Texts: Isaiah 25:1-9; Philippians 4:1-9; Matthew 22:1-14
We naturally assume when reading parables that where there is a king, he must represent God. This king even has a son who is being married; God’s son is Jesus, and the marriage feast of Jesus the Messiah is a common image for the end of time in both the Old and New Testaments. If God is the king and Jesus his son, then the guests must be humanity.
The first invited are those pious-acting religious people of Jesus’ time—the Pharisees and chief priests—who are nevertheless hypocritical and refuse God’s invitation to the wedding feast; they will be killed and their city (Jerusalem) will be burned. The second invited are the Jews and Gentiles who hear Jesus’ invitation and accept; but if they are not clothed in righteous deeds of discipleship, they can still be thrown out of the party into the outer darkness. Does that sound about right?
It is hard to escape the feeling of unease, even disgust, at the violence of this parable which Jesus says “may be compared to the kingdom of heaven.” If this is what God’s kingdom is like, then this king must be what God is like; and if God is like that, then we are all in danger of being caught with our pants down, as it were—lacking the necessary robes of good deeds and becoming the victims of this murderous God’s wrath. One thing is for sure: if this is what the kingdom of heaven is like, then we are all dancing and drinking and pretending to be happy while all being uneasy at best and terrified at worst that the king will show up and find us out as frauds.
This parable reminds me of a story told by Seneca about the Emperor Caligula. The emperor, having just executed a member of the equestrian class as his father begged for his son’s life,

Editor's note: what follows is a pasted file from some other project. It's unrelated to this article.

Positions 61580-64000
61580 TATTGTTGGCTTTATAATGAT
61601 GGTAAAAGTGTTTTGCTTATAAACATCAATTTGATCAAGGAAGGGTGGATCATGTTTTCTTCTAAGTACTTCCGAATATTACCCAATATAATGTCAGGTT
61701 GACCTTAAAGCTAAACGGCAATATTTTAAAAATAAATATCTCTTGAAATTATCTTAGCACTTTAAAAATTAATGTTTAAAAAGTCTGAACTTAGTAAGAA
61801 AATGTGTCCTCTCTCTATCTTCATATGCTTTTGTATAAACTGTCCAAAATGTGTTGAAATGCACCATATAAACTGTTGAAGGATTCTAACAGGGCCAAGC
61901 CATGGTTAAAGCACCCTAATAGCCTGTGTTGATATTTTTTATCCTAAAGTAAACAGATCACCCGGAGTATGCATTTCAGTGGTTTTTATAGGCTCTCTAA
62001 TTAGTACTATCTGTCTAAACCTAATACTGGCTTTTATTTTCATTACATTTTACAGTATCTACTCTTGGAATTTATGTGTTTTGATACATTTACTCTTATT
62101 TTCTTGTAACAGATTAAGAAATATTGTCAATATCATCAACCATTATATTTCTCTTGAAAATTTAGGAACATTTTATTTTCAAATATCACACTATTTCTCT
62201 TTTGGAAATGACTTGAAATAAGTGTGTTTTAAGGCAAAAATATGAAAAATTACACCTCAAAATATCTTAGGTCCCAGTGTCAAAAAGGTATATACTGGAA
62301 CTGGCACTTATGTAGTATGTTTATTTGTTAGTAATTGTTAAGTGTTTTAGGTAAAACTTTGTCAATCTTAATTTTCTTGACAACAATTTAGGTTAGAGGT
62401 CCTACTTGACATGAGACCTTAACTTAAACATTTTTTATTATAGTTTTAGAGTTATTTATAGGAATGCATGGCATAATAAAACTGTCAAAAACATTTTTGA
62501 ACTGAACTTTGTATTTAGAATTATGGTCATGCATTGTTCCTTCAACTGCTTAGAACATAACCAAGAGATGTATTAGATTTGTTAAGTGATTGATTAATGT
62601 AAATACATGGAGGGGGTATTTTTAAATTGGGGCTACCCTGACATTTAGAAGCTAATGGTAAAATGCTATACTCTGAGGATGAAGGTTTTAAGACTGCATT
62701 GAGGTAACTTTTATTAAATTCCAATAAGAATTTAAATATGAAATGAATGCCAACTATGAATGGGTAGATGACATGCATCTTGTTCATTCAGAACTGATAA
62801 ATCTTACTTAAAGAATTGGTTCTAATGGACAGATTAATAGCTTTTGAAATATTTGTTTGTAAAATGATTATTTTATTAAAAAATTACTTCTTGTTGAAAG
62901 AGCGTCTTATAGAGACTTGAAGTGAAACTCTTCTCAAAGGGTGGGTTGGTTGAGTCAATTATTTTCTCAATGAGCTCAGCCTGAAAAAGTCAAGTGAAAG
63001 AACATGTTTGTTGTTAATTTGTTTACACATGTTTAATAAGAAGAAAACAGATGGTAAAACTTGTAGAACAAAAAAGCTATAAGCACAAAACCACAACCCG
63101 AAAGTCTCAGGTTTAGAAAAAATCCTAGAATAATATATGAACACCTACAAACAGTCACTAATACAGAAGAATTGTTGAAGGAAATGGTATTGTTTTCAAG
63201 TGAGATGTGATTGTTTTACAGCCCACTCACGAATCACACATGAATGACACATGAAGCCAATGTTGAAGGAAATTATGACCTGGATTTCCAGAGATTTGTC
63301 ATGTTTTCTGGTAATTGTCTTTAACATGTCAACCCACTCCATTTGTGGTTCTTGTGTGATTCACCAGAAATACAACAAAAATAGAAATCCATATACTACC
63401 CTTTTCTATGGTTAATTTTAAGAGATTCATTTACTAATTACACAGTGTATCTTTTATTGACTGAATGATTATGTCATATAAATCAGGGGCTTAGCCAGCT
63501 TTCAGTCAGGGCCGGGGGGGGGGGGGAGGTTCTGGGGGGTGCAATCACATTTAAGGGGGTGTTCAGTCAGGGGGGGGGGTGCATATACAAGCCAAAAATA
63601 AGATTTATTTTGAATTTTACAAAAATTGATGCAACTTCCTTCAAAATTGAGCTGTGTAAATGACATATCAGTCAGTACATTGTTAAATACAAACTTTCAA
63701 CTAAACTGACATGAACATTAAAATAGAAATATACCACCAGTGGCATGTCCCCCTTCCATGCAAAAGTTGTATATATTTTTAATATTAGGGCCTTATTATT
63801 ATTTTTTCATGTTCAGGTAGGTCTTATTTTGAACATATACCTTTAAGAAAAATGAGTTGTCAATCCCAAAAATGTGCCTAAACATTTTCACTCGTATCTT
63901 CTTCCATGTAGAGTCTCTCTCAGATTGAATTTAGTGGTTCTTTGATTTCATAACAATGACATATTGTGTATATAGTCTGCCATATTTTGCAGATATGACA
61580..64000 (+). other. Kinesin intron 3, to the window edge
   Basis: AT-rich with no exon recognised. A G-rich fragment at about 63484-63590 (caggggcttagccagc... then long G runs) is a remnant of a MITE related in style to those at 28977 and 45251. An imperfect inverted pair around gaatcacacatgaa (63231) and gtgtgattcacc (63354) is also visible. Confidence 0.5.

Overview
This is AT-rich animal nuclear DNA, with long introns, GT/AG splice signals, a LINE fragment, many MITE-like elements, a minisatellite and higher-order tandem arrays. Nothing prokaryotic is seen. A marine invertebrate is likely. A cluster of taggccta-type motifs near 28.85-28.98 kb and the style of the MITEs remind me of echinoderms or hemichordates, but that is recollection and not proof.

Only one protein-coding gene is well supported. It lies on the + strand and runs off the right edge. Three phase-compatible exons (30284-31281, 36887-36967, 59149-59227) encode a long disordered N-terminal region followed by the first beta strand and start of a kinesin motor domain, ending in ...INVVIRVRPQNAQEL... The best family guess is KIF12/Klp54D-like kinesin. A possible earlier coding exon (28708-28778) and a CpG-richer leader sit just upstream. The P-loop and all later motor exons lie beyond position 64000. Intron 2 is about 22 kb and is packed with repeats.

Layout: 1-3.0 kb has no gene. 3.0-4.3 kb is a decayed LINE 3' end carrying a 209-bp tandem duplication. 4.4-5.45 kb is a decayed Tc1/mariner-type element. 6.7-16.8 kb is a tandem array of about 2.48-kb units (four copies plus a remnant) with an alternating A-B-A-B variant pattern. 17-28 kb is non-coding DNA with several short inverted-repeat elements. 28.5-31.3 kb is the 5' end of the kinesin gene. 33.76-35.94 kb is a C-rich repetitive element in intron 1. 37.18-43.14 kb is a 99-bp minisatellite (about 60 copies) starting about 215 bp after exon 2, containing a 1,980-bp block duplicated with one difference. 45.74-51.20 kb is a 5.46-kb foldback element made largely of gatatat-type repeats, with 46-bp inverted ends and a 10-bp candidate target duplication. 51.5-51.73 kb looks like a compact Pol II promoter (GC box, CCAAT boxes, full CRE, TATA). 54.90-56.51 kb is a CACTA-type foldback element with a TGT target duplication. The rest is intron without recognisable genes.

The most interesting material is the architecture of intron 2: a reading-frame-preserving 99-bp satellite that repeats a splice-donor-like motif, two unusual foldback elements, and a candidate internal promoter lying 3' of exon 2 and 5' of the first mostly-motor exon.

invited [the father] to dinner on the same day [so as not to act with utter inhumanity toward him]. [The father] came, his face revealing no reproach. The emperor caused a half-liter [of wine] to be poured for him and placed someone next to him to watch him: the poor man endured it no differently than if he had been drinking his son’s blood... On the very day on which he buried his son, or rather, on which had not buried him, he reclined at the table as the hundredth guest and tossed down the drinks, … and without shedding a single tear, without allowing the pain to emerge through a single sign: he ate as though his plea for his son had succeeded. You ask why? He had a second son. [Seneca, De ira XXIII, 3-4]
The parable, you see, has a deeply political context. In the scene Jesus lays out for us, a king would invite subordinate elites—members of the ruling class who owed him homage—to the wedding of his son. Their presence would show not only their loyalty to the king, but also their recognition of the authority of his heir. By refusing to come, they are committing treason. This is further shown by how they treat the king’s messengers: they mistreat and kill the slaves to the king intentionally show what they think of him.
A human king in this situation has one and only option: the rebellion must be put down. In the previous parable about the vineyard, Jesus’ audience themselves pronounce what ought to happen to the tenants: they decree that the landowner should “put those wretches to a miserable death.” From a human perspective this is (like the king’s violent response) the only course of action that makes sense. Equivocation is weakness; mercy invites trouble. If the king does not respond strongly and swiftly, his enemies will sense his weakness and attack him. If the landowner does use force, his property will be lost.